Author(s): Lin HL, Kenaan C, Hollenberg PF
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Abstract Previous studies have demonstrated that bergamottin (BG), a component of grapefruit juice, is a mechanism-based inactivator of CYP3A4 and contributes, in part, to the grapefruit juice-drug interaction. Although the covalent binding of [(14)C]BG to the CYP3A4 apoprotein has been demonstrated by SDS-polyacrylamide gel electrophoresis, the identity of the modified amino acid residue and the reactive intermediate species of BG responsible for the inactivation have not been reported. In the present study, we show that inactivation of CYP3A4 by BG results in formation of a modified apoprotein-3A4 and a GSH conjugate, both exhibiting mass increases of 388 Da, which corresponds to the mass of 6',7'-dihydroxybergamottin (DHBG), a metabolite of BG, plus one oxygen atom. To identify the adducted residue, BG-inactivated 3A4 was digested with trypsin, and the digests were then analyzed by liquid chromatography-tandem mass spectrometry (MS/MS). A mass shift of 388 Da was used for the SEQUEST database search, which revealed a mass increase of 388 Da for the peptide with the sequence (272)LQLMIDSQNSK(282), and MS/MS analysis of the adducted peptide demonstrated that Gln273 is the residue modified. Mutagenesis studies showed that the Gln273 to Val mutant was resistant to inactivation by BG and DHBG and did not generate two of the major metabolites of BG formed by 3A4 wild type. In conclusion, we have determined that the reactive intermediate, oxygenated DHBG, covalently binds to Gln273 and thereby contributes to the mechanism-based inactivation of CYP3A4 by BG.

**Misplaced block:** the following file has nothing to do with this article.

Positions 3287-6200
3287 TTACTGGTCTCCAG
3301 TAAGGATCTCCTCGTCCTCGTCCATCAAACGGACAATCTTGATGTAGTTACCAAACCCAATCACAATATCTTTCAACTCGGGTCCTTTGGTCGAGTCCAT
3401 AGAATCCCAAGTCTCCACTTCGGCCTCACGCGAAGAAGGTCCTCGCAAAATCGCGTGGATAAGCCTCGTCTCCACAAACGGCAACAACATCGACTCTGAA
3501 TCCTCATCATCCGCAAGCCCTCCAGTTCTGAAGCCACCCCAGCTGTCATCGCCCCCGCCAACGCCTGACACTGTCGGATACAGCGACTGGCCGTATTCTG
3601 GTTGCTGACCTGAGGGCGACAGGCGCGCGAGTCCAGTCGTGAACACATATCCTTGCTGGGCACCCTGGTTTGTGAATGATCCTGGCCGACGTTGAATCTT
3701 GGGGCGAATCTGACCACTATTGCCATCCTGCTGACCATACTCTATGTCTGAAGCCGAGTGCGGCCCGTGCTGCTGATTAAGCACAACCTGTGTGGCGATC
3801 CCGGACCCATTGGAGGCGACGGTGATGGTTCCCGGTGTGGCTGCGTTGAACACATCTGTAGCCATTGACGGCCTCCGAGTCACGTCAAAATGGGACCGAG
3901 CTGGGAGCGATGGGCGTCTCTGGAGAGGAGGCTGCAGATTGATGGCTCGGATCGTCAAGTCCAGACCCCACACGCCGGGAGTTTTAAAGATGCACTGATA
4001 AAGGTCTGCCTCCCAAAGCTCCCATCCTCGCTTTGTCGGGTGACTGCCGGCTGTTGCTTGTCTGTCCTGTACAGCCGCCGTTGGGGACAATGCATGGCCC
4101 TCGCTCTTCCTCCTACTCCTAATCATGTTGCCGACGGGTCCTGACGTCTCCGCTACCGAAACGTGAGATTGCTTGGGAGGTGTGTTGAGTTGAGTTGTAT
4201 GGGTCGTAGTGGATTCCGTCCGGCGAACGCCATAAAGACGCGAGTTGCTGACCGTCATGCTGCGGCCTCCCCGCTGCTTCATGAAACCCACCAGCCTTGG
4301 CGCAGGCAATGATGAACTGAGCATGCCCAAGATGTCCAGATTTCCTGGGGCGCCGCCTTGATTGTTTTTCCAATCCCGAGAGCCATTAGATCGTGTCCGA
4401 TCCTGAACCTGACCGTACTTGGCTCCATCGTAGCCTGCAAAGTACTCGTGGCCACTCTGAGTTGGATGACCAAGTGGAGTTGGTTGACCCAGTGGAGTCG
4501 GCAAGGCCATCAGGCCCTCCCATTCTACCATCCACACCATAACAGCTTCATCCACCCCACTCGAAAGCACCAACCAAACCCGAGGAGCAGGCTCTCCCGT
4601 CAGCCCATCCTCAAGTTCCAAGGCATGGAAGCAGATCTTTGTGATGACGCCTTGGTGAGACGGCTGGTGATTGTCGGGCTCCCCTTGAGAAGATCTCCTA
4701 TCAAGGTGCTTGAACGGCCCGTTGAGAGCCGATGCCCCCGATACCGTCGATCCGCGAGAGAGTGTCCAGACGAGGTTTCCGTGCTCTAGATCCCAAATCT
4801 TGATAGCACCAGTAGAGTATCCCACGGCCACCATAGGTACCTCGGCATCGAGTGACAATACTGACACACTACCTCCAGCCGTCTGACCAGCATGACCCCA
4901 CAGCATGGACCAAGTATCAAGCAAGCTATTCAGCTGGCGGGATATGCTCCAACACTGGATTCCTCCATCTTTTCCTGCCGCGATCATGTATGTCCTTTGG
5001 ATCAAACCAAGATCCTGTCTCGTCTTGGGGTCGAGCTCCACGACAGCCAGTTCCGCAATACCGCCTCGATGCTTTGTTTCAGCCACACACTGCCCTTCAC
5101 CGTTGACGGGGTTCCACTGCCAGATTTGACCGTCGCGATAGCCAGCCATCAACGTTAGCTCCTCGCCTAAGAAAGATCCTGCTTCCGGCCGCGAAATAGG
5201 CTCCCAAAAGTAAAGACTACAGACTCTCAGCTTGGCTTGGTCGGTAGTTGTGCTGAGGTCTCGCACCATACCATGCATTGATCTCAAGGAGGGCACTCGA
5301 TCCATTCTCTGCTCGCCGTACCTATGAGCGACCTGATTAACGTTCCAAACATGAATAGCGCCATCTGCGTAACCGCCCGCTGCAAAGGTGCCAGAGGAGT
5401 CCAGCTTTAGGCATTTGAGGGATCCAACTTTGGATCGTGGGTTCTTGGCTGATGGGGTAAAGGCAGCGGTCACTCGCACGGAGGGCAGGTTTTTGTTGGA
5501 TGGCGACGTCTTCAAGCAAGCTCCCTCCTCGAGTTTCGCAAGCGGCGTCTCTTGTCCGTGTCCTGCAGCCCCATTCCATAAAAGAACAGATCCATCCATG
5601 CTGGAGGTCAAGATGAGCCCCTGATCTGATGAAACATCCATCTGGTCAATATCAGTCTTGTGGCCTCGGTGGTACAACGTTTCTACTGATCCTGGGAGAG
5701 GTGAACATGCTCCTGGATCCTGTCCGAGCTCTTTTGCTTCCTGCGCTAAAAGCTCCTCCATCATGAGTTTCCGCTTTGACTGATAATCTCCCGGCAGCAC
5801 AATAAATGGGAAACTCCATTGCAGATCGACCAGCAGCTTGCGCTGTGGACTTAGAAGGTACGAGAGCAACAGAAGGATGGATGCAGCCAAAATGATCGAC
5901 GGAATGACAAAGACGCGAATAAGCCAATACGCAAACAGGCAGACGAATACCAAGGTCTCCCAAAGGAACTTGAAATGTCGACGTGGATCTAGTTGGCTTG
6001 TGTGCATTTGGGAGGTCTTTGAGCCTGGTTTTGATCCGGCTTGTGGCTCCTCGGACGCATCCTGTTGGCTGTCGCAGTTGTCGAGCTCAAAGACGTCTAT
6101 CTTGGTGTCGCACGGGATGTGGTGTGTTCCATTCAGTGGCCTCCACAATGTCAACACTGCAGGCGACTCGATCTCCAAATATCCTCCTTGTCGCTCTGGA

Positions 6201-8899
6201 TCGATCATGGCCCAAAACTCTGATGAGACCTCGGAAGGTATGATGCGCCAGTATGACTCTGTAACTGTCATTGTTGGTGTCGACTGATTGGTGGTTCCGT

This article was published in Drug Metab Dispos
and referenced in Journal of Applied Pharmacy